More than 60 insurance carriers are active in the US data privacy and security space, offering new and diverse products to guard against increasingly sophisticated and hard-to-manage cyber risk. But while the market is growing – some estimates put its current worth at more than $3.25 billion in gross written premium – there is some anxiety over whether insurers have the ability to adequately underwrite cyber perils.
Don’t forget Cyber Risk 2016, a global event produced by Insurance Business, on November 2 (tomorrow).
Matthew Mosher, executive vice president and chief operating officer with A.M. Best, believes the complexity of risk is so great that many insurance companies do not yet have the ability to model and rate it appropriately.
“The insurance industry has taken a slow path to engage with cyber because they’re not sure of the risk and aren’t completely able to provide a quantitative perspective of it,” Mosher told Insurance Business.
“Carriers are working with different modeling firms and viewing risk from an aggregation basis to limit their exposure, but they lag somewhat in getting some of the best information available from models.”
Specifically, many insurers are not considering probable frequency (how often any given attack is likely to occur) or connectivity of an attack (the risk that a breach of a Microsoft system, for example, would put all users of that system at risk) in their underwriting.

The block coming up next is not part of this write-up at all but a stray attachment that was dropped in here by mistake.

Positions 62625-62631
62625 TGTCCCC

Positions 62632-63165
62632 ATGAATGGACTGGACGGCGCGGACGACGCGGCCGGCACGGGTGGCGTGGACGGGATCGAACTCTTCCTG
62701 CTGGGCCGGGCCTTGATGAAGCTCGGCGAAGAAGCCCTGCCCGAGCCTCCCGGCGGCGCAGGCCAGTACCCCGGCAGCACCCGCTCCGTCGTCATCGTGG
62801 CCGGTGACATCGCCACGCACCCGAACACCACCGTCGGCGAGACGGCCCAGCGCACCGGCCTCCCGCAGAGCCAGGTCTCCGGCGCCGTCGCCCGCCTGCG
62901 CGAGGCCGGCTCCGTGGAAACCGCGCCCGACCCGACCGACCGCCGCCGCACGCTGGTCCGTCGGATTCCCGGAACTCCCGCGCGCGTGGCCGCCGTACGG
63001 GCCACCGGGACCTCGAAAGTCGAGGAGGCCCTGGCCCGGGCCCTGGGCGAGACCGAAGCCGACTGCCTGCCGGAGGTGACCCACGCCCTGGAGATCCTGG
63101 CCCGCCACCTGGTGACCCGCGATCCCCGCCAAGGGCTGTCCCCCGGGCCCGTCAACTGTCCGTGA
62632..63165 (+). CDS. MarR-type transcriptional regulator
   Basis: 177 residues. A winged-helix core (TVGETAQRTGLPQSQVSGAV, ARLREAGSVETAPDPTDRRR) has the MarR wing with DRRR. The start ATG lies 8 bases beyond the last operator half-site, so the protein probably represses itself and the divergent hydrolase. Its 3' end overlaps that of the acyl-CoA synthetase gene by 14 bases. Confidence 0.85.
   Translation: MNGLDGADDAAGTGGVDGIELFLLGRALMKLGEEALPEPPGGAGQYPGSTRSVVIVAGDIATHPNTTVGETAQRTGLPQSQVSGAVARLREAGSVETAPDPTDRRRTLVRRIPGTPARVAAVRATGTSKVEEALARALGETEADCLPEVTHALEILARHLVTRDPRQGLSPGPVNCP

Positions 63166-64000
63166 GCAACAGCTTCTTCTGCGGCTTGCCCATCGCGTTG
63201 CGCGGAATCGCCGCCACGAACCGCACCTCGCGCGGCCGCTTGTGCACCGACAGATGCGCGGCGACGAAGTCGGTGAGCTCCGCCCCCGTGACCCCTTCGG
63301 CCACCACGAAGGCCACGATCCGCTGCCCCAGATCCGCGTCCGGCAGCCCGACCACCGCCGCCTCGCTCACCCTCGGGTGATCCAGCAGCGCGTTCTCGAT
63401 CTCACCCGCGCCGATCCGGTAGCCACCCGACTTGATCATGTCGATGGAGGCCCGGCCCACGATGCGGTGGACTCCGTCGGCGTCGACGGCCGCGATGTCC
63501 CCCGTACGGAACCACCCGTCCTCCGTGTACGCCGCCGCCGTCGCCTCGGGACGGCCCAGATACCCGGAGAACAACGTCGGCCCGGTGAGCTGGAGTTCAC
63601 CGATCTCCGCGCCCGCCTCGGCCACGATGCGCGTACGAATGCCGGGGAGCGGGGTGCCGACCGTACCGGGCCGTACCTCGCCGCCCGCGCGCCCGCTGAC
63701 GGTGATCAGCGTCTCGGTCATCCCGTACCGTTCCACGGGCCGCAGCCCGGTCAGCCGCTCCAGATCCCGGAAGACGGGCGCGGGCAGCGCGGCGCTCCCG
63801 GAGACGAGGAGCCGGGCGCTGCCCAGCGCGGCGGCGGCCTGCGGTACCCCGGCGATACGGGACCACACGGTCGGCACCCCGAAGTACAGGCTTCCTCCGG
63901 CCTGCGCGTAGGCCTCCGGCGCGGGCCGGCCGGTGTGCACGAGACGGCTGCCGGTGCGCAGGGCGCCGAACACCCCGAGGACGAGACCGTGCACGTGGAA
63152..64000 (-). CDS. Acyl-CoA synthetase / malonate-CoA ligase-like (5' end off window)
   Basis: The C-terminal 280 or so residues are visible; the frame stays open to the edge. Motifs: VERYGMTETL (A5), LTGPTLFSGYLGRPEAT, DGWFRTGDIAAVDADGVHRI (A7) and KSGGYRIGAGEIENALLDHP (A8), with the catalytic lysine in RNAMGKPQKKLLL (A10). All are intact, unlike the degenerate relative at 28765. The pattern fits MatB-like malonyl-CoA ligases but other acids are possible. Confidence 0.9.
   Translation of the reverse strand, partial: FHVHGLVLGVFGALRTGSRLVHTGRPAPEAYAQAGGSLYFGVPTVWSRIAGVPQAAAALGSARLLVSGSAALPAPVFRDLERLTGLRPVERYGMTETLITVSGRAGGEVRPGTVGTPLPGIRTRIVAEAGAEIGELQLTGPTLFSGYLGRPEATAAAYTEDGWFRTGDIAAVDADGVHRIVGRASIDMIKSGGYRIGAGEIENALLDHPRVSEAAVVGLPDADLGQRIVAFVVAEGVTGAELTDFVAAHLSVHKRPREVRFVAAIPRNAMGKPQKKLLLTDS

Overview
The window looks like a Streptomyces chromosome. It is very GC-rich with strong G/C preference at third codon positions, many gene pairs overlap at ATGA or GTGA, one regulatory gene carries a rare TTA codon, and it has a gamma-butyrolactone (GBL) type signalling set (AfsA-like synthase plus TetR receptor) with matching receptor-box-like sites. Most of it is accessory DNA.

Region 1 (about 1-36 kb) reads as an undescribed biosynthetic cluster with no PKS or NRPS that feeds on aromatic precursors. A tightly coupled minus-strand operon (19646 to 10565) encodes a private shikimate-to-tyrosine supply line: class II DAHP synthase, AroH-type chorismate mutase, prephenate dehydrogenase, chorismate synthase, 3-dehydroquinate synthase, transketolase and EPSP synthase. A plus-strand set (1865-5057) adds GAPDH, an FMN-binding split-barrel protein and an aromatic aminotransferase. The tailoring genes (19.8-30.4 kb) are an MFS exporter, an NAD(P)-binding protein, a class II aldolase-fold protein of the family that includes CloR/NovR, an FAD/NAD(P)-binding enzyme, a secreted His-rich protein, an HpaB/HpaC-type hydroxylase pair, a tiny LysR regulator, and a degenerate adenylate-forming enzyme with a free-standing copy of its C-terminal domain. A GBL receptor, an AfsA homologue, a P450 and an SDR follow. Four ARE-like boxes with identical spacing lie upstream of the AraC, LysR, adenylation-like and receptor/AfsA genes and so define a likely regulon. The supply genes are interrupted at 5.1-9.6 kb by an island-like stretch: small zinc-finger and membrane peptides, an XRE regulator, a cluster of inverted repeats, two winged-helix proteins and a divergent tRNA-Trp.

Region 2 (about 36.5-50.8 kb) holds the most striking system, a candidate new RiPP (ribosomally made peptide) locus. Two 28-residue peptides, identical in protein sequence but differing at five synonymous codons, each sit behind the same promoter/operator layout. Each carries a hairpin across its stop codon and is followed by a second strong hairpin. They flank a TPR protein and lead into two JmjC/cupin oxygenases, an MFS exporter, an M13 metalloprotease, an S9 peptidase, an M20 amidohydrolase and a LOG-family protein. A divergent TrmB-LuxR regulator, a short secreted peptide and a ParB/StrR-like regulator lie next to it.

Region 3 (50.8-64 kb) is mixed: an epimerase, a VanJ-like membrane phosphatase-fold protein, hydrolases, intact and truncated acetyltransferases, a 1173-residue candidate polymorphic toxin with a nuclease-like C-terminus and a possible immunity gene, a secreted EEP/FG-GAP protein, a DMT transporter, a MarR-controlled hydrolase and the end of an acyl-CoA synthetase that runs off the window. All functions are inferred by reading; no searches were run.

To improve their conversations with carriers, A.M. Best has partnered with data firm Cyence, an economic modeling platform for cyber risk, in hopes of evaluating currently available cyber policies and assisting underwriters in more accurately modeling and rating cyber risk.
Doing so would likely improve limits available in the market, which currently top out at around $20 million, and help further a more mature stage in cyber underwriting – similar to how natural catastrophe models improved the market following Hurricane Andrew, Mosher says.
“A lot of companies are not overly comfortable with frequency or connectivity risk, but as they use better models, they’ll be able to provide greater protection to insureds and increase their own risk level relative to cyber,” he said.
Some questions remain, however. A major cyber event, like the Heartbleed security flaw disclosed in April 2014, could put insurers in great financial peril, and a new white paper from the Insurance Information Institute notes that several insurers have warned “the scope of [cyber] exposure is too broad to be covered by the private sector alone.”
In fact, at least one industry figure – Stephen Catlin, founder of Catlin Group (now XL Catlin) has described cyber as a “systemic risk” and proposed a government backstop program similar to the Terrorism Risk and Insurance Act (TRIA) in the US.
How the industry and governmental officials respond remains to be seen, but it will depend largely on how insurers adapt to model and manage these risks amid a lack of historical actuarial data and the growing interconnectivity of cyberspace.
This risk is four times higher than it was in 2015: Report
Cyber policies may not cover important risk exposures